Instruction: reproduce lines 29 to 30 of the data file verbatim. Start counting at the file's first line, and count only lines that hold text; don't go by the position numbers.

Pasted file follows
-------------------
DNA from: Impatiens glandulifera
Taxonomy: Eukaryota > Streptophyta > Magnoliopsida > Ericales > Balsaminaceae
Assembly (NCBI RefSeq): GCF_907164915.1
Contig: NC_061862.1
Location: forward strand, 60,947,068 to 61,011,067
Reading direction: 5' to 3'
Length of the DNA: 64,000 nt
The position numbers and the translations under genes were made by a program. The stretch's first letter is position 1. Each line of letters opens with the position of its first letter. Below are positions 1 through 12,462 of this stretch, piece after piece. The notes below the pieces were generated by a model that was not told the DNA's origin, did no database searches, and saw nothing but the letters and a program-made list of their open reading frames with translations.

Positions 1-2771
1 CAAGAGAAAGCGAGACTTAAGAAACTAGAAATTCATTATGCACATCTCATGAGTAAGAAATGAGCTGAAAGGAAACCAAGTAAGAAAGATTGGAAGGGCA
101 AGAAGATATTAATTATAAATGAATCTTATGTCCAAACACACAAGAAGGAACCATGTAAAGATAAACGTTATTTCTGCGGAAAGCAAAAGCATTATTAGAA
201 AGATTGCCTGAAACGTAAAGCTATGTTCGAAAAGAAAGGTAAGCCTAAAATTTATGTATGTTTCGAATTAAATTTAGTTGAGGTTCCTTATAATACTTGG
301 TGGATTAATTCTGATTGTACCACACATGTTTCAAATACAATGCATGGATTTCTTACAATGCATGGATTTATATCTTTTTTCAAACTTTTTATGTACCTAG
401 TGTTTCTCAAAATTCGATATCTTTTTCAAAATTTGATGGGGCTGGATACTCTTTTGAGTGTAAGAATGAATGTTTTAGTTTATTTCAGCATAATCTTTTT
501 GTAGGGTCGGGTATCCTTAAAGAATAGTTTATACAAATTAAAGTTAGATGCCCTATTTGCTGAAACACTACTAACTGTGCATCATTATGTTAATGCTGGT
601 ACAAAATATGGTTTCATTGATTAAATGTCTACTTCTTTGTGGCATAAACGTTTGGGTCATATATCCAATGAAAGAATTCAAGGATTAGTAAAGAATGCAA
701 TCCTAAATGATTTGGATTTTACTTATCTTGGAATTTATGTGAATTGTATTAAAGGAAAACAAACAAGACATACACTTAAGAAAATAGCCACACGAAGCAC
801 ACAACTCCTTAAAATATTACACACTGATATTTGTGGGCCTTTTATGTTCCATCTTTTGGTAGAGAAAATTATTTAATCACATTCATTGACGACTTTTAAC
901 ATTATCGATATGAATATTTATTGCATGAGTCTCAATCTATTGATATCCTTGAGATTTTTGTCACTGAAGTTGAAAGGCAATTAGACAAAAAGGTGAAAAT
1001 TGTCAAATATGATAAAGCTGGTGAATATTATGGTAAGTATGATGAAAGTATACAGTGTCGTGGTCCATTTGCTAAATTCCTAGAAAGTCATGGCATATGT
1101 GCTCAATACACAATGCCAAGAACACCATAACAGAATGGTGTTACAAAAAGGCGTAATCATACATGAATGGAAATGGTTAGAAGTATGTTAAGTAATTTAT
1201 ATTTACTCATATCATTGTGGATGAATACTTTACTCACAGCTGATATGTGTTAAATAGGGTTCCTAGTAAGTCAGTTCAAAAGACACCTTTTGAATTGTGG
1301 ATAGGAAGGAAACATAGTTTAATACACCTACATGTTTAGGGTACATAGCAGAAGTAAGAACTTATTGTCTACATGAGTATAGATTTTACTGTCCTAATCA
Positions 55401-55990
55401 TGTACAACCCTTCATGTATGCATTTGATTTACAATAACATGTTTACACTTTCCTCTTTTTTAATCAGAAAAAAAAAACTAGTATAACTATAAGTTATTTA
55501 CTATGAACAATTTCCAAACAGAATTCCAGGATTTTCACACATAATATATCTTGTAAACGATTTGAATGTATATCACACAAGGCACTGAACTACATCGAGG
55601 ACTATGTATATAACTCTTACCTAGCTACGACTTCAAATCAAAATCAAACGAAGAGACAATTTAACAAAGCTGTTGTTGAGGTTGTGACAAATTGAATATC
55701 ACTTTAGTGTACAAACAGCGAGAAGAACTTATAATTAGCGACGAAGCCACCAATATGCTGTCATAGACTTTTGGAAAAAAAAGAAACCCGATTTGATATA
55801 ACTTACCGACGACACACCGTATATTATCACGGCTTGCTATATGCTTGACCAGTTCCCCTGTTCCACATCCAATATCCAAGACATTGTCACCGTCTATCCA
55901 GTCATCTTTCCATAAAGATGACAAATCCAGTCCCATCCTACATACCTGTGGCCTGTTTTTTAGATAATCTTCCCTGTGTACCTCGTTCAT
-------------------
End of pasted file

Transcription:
55801 ACTTACCGACGACACACCGTATATTATCACGGCTTGCTATATGCTTGACCAGTTCCCCTGTTCCACATCCAATATCCAAGACATTGTCACCGTCTATCCA
55901 GTCATCTTTCCATAAAGATGACAAATCCAGTCCCATCCTACATACCTGTGGCCTGTTTTTTAGATAATCTTCCCTGTGTACCTCGTTCAT